This article explores the implications for Christian unity from the perspective of the lived faith community, the ekklesia. While bilateral and multilateral dialogues have borne great fruit in bringing Christian denominations closer together, as indeed it will continue to do so, considering how the ecclesiological identity of the faith community both forms and reflects its members may be helpful in moving forward in our ecumenical efforts. This calls for a ground-up approach as opposed to a top-down approach. By “ground-up” it is meant that the starting point for theological reflection on ecumenism begins not with doctrine but with praxis, particularly as it relates to the common believer in the pew. The ecclesiological model “Body of Christ” provides a helpful vocabulary in this exploration for a number of reasons, none the least that it is scripturally-based, presumes diversity and employs concrete imagery relating to everyday life. Further, “Body of Christ” language is used by numerous Christian denominations in their statements of self-identity, regardless of where they lie on the doctrinal or political spectrum. In this article, potential benefits and challenges of this ground-up perspective will be considered, and a way forward will be proposed to promote ecumenical unity across denomination borders. Full article
(This article belongs to the Special Issue Ecumenism and Ecclesiology: The Challenge of Unity and Difference)
Open AccessArticle Karl Rahner and the Elusive Search for Christian Unity
Religions 2018, 9(11), 365; https://doi.org/10.3390/rel9110365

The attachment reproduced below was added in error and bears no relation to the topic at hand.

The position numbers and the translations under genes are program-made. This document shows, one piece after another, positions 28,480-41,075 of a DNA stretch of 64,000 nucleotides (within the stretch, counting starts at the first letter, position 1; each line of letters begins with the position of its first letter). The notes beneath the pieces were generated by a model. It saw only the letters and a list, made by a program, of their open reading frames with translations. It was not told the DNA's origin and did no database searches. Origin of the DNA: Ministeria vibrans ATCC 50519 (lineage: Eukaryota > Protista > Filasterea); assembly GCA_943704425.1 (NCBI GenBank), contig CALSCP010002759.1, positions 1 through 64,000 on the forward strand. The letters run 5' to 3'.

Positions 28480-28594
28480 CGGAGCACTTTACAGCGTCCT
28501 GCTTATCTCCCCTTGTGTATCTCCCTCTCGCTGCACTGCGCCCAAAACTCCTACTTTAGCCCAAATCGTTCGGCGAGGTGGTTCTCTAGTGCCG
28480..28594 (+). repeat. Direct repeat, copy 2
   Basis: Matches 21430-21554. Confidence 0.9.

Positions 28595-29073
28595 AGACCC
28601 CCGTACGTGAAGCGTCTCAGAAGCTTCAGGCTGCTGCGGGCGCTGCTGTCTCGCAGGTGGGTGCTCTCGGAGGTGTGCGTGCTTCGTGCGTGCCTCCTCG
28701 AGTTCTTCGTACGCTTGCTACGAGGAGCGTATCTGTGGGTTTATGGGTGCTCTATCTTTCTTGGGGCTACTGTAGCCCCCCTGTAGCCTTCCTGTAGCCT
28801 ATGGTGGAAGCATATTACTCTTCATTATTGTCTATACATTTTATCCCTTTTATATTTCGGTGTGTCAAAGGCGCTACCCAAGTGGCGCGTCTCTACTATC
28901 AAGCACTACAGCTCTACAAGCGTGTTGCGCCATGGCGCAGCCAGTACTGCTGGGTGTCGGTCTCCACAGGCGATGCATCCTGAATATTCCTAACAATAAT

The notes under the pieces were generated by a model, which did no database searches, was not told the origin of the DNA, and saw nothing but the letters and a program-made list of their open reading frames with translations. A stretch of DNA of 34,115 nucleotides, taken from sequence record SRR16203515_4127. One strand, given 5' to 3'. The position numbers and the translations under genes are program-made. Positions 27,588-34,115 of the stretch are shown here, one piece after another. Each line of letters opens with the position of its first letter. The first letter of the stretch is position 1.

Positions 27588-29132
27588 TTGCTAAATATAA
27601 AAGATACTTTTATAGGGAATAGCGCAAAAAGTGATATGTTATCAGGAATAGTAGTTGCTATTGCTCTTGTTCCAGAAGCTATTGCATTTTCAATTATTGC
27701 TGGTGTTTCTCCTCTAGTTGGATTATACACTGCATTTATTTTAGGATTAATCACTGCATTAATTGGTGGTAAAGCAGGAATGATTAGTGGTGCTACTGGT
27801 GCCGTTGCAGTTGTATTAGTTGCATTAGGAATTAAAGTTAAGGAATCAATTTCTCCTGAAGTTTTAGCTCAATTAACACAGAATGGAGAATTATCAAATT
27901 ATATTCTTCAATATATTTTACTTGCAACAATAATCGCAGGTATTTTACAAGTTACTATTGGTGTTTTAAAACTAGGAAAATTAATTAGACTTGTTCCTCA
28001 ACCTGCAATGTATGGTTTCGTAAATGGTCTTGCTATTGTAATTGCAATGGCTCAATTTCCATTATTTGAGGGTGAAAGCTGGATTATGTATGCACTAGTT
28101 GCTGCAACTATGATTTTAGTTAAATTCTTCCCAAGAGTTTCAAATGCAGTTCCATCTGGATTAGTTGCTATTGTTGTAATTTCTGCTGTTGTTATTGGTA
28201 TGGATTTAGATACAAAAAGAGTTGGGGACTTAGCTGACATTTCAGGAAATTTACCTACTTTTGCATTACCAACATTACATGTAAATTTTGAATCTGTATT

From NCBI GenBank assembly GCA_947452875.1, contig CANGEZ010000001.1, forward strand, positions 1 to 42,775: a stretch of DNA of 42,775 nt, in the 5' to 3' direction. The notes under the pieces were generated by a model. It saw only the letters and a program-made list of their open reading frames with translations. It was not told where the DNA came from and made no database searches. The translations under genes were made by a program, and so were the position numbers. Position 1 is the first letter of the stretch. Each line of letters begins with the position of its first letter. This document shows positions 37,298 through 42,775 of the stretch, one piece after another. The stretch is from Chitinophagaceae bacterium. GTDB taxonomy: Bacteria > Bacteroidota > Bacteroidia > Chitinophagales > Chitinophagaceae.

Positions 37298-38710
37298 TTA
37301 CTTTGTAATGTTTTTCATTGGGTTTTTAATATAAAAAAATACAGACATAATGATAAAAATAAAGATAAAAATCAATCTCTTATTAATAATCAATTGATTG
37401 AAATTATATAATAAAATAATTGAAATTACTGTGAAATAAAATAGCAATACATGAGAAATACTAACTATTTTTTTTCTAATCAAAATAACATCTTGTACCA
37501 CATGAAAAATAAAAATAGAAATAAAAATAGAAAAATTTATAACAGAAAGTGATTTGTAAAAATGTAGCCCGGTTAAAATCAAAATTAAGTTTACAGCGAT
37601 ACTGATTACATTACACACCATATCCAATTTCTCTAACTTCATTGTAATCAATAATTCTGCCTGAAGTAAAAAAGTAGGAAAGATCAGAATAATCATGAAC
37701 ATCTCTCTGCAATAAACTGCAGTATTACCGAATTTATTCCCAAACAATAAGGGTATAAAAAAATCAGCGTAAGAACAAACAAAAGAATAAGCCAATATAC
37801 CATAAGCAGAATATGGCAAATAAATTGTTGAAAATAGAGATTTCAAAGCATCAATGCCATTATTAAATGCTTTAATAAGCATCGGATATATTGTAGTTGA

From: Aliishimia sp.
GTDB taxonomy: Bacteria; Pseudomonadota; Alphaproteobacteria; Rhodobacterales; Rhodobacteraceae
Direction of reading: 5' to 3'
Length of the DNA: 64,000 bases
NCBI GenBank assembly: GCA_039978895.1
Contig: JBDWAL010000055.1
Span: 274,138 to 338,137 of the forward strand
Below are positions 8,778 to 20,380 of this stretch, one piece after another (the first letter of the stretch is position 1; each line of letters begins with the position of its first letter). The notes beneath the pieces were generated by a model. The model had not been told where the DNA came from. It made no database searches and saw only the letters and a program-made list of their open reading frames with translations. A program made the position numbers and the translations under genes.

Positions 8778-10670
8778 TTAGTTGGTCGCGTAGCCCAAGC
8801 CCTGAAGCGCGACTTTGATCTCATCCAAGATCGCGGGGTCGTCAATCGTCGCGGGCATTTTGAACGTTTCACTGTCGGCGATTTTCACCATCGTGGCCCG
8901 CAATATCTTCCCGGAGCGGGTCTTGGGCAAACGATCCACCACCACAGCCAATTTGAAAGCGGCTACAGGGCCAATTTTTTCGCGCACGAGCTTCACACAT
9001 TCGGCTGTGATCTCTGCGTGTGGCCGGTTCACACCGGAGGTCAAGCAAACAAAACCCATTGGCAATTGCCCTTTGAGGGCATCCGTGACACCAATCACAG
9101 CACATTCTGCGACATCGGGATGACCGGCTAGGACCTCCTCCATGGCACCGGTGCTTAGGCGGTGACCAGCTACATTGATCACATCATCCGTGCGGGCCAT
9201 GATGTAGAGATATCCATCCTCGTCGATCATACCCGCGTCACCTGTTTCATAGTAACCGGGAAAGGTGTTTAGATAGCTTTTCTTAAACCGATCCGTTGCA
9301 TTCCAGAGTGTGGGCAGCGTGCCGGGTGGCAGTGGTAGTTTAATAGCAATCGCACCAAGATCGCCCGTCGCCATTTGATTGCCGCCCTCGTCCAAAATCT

Received: 6 October 2018 / Revised: 15 November 2018 / Accepted: 15 November 2018 / Published: 17 November 2018
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Abstract
Despite his prominence within the landscape of theology, Karl Rahner is largely absent in ecumenical discourse. This is surprising considering the concern he shows for both the church’s unity and ecumenism throughout his writings. Rahner’s understanding of unity and diversity and their relationship [...] Read more.
Despite his prominence within the landscape of theology, Karl Rahner is largely absent in ecumenical discourse. This is surprising considering the concern he shows for both the church’s unity and ecumenism throughout his writings. Rahner’s understanding of unity and diversity and their relationship to one another has the potential to provide important resources for the contemporary ecumenical movement and the goal of visible unity. This article examines Karl Rahner’s theological understanding of ecumenism and the relationship of ecumenism to the realities of unity and diversity. This article explicates Rahner’s theologies of symbol and unity as prerequisites for understanding and developing the relationship between unity and diversity. The unity of the Church is fundamentally a symbolic reality in the process of “becoming”. Full article